To me, as an action step for retail businesses, this legislation just calls out the importance of using anonymous/personally unidentifiable information to drive strategy alongside personally identifiable data. Don't put your eggs in one basket sort of thing. A healthy blend of different data gathering and usage strategies will mean that your business can adapt to announcements like these without getting whiplash. Not to mention that the insights you can gain from anonymous data (such as: Stores in the Midwest receive more foot traffic in the afternoons than in the Southeast, or, Staff generally respond to anonymous employee surveys as "Sad" after poor weather in their region) can often have bigger positive effect on your bottom line than a hyperpersonalized remarketing ad campaign.
  • Posted on: 06/20/2018

    IKEA says no to plastic

    Other retailers will follow (and have already been leading here) who place sustainability at the core of what they do. I'm having flashbacks to our thread on REI's sustainability standards and remember being utterly baffled that sustainability was a "maybe" for retail whatsoever. Cutting down on plastic use is an everybody problem. There is no question that other retailers must follow suit eventually. There will simply be retailers who are late, embarrassingly late, or business-sinking-ly late, to the table.
  • Posted on: 06/18/2018

    Kroger walks away from Raleigh-Durham

    What sad news to wake up to on Monday! I'm in Durham, NC and a loyal Kroger shopper. Their prices are so much better than Harris Teeter's ('round these parts we call the superstores the "Taj Mateets" for their palatial appearance and prices) but as someone who's based here locally, I can see oversaturation as a potential symptom of a greater problem. The region has exploded recently and has struggled to house everyone and keep highway congestion down. It's a competitive market, and I'd add that it's congested. Reporting here from the ground, the Triangle has a retail identity problem that reflects the region's clunky evolution -- a legacy especially in Durham of black entrepreneurship and a rich history of tobacco, textiles and healthcare, juxtaposed against a current lack of investment in urban infrastructure and a dearth of affordable housing in downtown areas that are booming without much regulation or thought to inclusivity. It's not surprising that FMCG brands are struggling to find their place in these NC cities who don't even know who they're going to be yet. I think Kroger is smart to step away from the area if this isn't their spot. That being said, I'm sad to think of what will happen to the cheerful and helpful staff at the stores I go to. I'll be watching the news to see if Kroger-Harris Teeter is able to place these employees in other stores in the region.
  • Posted on: 06/14/2018

    Retailers stand out by vetoing the ‘pink tax’

    Yes to everything here! I think about the Dove and Axe disparity within Unilever all the time. It's just two different ways to sell soap at the end of the day. Can't scrub away the toxicity of Axe's ads with a seemingly sweet Dove campaign. It's got to start at the top of Unilever's practices and trickle down to both brands.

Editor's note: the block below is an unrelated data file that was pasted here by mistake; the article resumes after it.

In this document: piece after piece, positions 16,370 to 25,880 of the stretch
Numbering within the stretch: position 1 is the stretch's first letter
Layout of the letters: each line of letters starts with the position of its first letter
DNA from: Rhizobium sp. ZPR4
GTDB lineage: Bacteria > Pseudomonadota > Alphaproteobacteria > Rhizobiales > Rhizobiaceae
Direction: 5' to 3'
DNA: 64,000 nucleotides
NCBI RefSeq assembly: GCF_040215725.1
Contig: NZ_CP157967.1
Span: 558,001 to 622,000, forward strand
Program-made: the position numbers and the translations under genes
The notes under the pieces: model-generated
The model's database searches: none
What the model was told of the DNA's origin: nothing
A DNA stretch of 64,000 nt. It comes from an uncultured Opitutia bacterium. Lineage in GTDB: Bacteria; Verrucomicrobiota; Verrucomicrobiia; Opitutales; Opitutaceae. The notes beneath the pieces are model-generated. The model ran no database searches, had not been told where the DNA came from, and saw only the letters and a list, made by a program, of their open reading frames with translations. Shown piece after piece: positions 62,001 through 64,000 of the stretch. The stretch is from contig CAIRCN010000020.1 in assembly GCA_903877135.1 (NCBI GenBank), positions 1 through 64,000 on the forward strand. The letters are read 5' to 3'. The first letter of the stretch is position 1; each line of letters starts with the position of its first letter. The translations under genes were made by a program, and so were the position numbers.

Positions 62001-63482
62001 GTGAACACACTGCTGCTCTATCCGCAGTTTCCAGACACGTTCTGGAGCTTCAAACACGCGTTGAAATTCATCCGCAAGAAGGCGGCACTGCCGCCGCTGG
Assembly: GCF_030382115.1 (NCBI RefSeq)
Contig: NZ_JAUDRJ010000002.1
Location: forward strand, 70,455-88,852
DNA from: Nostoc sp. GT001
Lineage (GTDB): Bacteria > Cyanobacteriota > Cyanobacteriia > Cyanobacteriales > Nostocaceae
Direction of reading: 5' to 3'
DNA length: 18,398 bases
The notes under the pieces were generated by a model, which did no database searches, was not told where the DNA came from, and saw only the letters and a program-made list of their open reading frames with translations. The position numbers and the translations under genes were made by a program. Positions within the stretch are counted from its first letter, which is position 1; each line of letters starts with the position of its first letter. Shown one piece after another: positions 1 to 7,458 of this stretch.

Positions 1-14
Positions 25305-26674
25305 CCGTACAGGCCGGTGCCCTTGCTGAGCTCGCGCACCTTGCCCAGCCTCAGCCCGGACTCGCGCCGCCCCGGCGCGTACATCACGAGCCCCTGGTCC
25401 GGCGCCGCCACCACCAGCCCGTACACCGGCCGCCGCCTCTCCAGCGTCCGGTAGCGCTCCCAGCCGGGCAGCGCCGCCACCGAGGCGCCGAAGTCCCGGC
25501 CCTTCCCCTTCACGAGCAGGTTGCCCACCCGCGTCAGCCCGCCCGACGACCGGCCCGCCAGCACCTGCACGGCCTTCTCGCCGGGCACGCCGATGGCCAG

• Posted on: 06/14/2018

    Do retailers need RFID to do BOPIS right?

    I couldn't agree more! Accuracy equals trust. If you tell a customer a product's on your shelf, they drive across town and can't locate it (and neither can your team) that trust can be so difficult to recover.
  • Posted on: 06/14/2018

    Retailers stand out by vetoing the ‘pink tax’

    Thanks as always to Jasmine for propelling conversations about key issues like these in retail! I've been thinking about the field of service design a lot lately, and I think this falls under that label. Beyond being mere good PR (see: CVS's commitment to unretouched photos) eliminating the pink tax is an opportunity for businesses to amend what has not been adequately addressed by legislation or the market. Those absorbed cents add up for a business, but the long-term benefit of providing a better-designed experience for customers who consume products impacted by the pink tax far outweighs the expense. Now, for a real challenge to retailers considering absorbing the pink tax: I would exhort them to also consider reevaluating how the women who work for them are impacted by their healthcare benefits, maternity leave, wages and other internal practices. A business that considers and serves women well starts from the inside out.
  • Posted on: 06/12/2018

    Should retailers incentivize store staff to accept digital transformation?


    We know the top-down cliche: Upper management or capital-C Corporate is sold on a silver bullet, ships it to stores, and associates are left holding the bag of implementing a new CRM, new POS, new foot traffic analytics solution, new BOPIS workflow -- without adequate explanation from their leaders as to why it was considered, how it can benefit them, and the KPIs they can help to deliver using this new tool. It is absolutely all about communication. The corporate-to-store-chasm is often far too wide, and one all-staff email with an attached PDF explaining a complex new piece of tech is not enough to get crucial associate-level buy-in. Developing great internal communication -- including surveys and store visits to get feedback from different roles, so the deployment is not that top-down, one-off cliche -- is vital to ensuring that digital transformation is holistic and lasting.
  • Posted on: 06/07/2018

    Neiman Marcus results show the latest sign of department store life

    The second question is curious to me -- perhaps because I don't perceive "recasting the image of the department store" as retail's priority whatsoever. These brands are doing well because they have placed their customers' experience above preserving their footprint or preserving legacy for legacy's sake. That has very little to do with the format and everything to do with their reputation as authoritative curators.
  • Posted on: 05/31/2018

    Walmart looks to win talent war with new education benefit

    It'd be ideal for retailers to raise wages and for higher education to not be so financially impossible in the first place, but until then, of course this is a smart incentive and retention program. I'd love to see an academic study conducted on whether this type of incentive improves retention and productivity -- my guess is "of course it would!" but the official numbers would be fascinating.